Coram Voice response to the supported accommodation consultation

13 Apr 23

This month Ofsted starts registering Supported Accommodation providers so they can inspect homes for 16 and 17 years old in care next year. The Department for Education published new guidance and regulations last month. Coram Voice responded to the consultation and have supported young people to inform Ofsted’s work in this area.

Whilst we welcome some of the language of the quality standards that emphasise the importance of trusting relationships, feeling safe, young people’s voice, we remain concerned about the creation of regulations that specifies that some looked after children do not require care. The proposed framework focuses more on managing accommodation rather than providing a nurturing home environment. All children in care deserve to live in homes where they feel safe, settled and cared about.

We believe that the reforms reinforce a two-tier system of children’s social care where children in supported accommodation do not get the care children in other placements would get. We are concerned that this means that some vulnerable children and young people are not adequately supported.

In our Bright Spots research (Selwyn & Briheim-Crookall (2022) we found that a greater proportion of young people in residential care and living ‘somewhere else’ (mostly supported accommodation, but also other settings like prison or hospital) reported lower well-being, e.g. more did not feel safe where they lived, disliked their bedrooms, did not have a trusted adult, and felt the adults they live with did not notice how they were feeling.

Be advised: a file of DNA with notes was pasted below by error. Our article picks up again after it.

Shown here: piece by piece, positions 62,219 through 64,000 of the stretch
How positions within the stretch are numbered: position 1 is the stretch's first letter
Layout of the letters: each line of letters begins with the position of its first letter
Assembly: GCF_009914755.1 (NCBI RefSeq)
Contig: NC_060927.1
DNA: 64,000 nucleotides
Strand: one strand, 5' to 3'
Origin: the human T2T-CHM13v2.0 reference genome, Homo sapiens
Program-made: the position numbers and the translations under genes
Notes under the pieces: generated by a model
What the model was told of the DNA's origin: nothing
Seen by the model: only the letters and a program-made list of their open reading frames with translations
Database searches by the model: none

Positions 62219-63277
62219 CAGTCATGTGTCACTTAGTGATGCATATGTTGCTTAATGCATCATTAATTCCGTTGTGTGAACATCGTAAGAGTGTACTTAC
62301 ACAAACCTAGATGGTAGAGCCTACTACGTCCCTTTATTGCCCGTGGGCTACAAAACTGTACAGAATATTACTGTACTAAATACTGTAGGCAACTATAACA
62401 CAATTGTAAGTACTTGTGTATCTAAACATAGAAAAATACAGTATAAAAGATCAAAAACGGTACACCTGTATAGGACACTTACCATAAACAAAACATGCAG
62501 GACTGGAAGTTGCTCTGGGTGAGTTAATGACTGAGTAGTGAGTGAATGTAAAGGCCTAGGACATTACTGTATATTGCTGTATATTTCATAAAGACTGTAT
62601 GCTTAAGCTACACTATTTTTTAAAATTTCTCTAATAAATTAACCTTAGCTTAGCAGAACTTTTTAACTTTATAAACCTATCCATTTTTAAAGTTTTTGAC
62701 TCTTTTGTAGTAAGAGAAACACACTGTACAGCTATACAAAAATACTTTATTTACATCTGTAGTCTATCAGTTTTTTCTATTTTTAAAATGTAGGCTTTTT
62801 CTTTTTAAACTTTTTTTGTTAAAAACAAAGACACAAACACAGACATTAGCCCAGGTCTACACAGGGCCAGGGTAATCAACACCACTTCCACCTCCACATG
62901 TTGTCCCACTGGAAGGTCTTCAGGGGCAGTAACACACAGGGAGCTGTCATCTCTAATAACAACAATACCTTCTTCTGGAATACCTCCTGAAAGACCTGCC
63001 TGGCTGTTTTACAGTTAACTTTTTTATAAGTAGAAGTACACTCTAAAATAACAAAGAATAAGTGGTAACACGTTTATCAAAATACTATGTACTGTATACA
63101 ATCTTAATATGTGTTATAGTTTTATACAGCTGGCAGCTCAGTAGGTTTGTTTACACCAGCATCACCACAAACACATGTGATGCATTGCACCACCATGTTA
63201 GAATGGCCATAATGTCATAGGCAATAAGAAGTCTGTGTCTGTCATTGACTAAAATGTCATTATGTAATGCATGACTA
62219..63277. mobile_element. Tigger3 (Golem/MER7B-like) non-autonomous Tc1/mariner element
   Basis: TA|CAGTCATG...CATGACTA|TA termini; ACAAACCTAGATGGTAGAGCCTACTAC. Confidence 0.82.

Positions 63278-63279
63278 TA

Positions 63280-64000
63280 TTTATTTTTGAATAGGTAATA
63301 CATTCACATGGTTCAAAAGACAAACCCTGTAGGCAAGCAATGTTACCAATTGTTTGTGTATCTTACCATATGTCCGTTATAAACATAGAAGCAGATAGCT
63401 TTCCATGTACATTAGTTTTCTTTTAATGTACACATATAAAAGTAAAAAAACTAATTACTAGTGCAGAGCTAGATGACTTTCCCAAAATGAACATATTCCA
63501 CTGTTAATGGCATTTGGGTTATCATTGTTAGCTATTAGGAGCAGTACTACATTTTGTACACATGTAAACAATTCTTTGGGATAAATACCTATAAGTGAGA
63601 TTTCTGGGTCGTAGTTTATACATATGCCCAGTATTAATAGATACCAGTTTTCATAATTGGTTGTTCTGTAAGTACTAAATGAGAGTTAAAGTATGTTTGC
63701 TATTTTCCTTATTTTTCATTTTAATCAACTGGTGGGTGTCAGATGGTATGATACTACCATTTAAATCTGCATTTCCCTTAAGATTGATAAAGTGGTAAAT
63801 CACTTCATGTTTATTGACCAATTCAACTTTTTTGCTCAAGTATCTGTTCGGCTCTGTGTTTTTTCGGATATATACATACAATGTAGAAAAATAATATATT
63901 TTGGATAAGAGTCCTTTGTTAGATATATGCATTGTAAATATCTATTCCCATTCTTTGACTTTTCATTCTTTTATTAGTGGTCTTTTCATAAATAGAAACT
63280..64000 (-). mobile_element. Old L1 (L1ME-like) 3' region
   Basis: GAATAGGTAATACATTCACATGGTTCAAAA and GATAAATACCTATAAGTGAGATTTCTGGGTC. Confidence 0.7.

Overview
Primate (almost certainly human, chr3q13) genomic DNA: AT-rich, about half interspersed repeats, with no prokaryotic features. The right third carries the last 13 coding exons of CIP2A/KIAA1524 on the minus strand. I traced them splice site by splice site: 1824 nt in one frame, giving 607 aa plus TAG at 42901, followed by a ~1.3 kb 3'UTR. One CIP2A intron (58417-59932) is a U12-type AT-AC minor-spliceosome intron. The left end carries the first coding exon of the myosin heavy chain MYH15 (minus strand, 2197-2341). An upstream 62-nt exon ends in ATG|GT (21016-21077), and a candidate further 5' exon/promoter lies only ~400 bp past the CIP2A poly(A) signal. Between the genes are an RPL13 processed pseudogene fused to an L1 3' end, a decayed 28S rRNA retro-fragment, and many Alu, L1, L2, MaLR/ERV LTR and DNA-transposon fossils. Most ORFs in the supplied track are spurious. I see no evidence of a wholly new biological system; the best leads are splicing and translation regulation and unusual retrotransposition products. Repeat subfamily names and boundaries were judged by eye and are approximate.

Looked after children’s well-being by placement type


Through our Always Heard national advocacy helpline and safety net young people have told us about feeling unsafe in the places that they have been placed. Some young people responding to our Your Life Your Care survey also describe negative experiences in supported accommodation:

“I would live with nicer people. They just start all the time, arguing, fighting, shouting, I cannot sleep properly. I cannot cook in the kitchen because it is so dirty. You do not really feel human with social workers. They do not care.” (young person responding to Bright Spots survey)

Brigid Robinson said “We believe that children are children until they turn 18 and support should be consistent throughout their time in care. The state has a responsibility to ensure that all young people in care are provided care until they are adults. They should get the support and care they need to feel safe and thrive.”

Whilst we disagree with the reforms we will continue to support young people to have a voice as the framework is being developed. We believe it is essential that care experienced children and young people are given a platform to be heard when decisions are made that are important to their lives.